Every month a member of our Society will show one of his or her favourite Japanese artworks. This month a print selected by SJA member Josha Sietsma.
Minamoto no Ushiwakamaru (Yoshitsune) battling with the brigand Kumasaka Chōhan
by Tsukioka Yoshitoshi (1839-92)
The story behind Sietsma's choice for this ukiyo-e print packed with action:
'Since starting teaching classical Japanese literature for high school students I’ve been fascinated by both the Heike monogatari (The tale of the Heike) and Gikeiki (The chronicle of Yoshitsune). The latter is my favorite: it tells the personal life of Yoshitsune (1159-89), also known as Minamoto no Ushiwakamaru (his childhood name). So when I came across this print in a gallery and the owner explained the story behind it, I was immediately taken.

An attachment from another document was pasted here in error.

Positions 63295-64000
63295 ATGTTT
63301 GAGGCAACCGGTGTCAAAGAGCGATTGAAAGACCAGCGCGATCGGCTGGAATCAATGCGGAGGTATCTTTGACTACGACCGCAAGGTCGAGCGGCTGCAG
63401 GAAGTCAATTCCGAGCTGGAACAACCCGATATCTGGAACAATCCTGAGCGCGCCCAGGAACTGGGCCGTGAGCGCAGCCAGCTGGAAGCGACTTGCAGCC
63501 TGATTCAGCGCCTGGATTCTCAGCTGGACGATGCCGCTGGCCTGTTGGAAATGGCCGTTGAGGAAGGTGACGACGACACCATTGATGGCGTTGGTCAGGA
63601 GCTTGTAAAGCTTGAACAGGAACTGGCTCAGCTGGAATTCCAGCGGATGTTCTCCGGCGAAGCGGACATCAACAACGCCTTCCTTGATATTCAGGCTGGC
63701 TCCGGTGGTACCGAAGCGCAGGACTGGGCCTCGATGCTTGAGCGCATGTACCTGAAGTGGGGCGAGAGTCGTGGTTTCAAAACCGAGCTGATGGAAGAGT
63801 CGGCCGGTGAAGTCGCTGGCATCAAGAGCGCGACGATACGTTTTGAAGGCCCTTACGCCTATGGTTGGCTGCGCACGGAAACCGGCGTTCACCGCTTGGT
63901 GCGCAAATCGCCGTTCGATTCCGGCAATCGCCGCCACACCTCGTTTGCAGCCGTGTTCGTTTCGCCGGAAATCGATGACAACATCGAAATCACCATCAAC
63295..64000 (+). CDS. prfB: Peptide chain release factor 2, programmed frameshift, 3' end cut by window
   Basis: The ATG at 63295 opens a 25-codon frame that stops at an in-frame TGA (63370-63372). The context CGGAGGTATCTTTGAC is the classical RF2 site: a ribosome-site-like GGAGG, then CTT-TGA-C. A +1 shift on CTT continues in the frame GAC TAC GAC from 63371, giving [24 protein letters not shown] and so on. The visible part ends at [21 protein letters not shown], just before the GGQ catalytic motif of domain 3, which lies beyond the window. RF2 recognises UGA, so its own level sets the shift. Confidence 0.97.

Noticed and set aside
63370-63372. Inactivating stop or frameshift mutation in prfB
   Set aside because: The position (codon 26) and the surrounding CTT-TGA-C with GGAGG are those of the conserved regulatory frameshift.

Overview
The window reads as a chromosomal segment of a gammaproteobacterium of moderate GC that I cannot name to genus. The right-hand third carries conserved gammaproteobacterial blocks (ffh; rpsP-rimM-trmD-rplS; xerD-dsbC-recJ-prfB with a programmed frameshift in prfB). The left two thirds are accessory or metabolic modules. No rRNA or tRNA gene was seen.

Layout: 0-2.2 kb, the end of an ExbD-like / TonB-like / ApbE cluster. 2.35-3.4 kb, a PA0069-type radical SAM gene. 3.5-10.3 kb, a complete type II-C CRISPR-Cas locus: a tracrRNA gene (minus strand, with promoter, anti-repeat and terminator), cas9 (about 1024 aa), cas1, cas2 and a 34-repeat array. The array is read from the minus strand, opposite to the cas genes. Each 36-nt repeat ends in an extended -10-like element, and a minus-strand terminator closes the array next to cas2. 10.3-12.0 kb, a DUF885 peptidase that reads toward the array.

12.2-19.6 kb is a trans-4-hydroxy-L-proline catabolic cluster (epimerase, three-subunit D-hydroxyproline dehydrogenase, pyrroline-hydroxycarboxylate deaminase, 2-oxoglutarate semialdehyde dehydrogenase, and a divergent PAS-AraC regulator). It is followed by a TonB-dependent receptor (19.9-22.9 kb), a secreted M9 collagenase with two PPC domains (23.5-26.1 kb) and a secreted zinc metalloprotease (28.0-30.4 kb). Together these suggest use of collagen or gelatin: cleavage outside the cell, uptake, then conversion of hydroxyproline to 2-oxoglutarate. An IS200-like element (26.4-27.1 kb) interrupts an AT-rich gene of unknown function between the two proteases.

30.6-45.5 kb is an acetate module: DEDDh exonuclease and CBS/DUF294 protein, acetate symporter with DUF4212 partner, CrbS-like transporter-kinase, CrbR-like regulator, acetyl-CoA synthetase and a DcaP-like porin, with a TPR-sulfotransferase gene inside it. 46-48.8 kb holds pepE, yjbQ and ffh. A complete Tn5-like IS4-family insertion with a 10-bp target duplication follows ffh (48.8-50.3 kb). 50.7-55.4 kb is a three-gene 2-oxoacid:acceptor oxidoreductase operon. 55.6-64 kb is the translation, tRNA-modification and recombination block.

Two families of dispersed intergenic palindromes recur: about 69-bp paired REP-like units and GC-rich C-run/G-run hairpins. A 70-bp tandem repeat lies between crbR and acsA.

The small and nimble Ushiwakamaru, having been trained by the king of the tengu Sōjōbō, vanquishes the brigand leader Kumasaka Chōhan, the master of martial arts! Usually this scene is spread out over two or three sheets, but here Yoshitoshi compresses all the action in a single ōban sheet. The colours are the typical vibrant pigments of the Meiji period adding to the sense of motion. Every time I look at this print I’m reminded of the original reason why I started learning Japanese: to eventually make a Dutch translation of the Gikeiki. This would make the fabulous exploits of Yoshitsune accessible to my Dutch students who don’t read Japanese. Bumping into the story of Yoshitsune was maybe for me the most important literary event of the last six years. And this print serves as a constant reminder of that moment.'
Tsukioka Yoshitoshi 月岡芳年, 1839-92, Minamoto no Ushiwakamaru (Yoshitsune) battling with the brigand Kumasaka Chōhan. From the series: Yoshitoshi’s courageous Warriors (Yoshitoshi musha burui) ōban [25x38cm], published in 1883.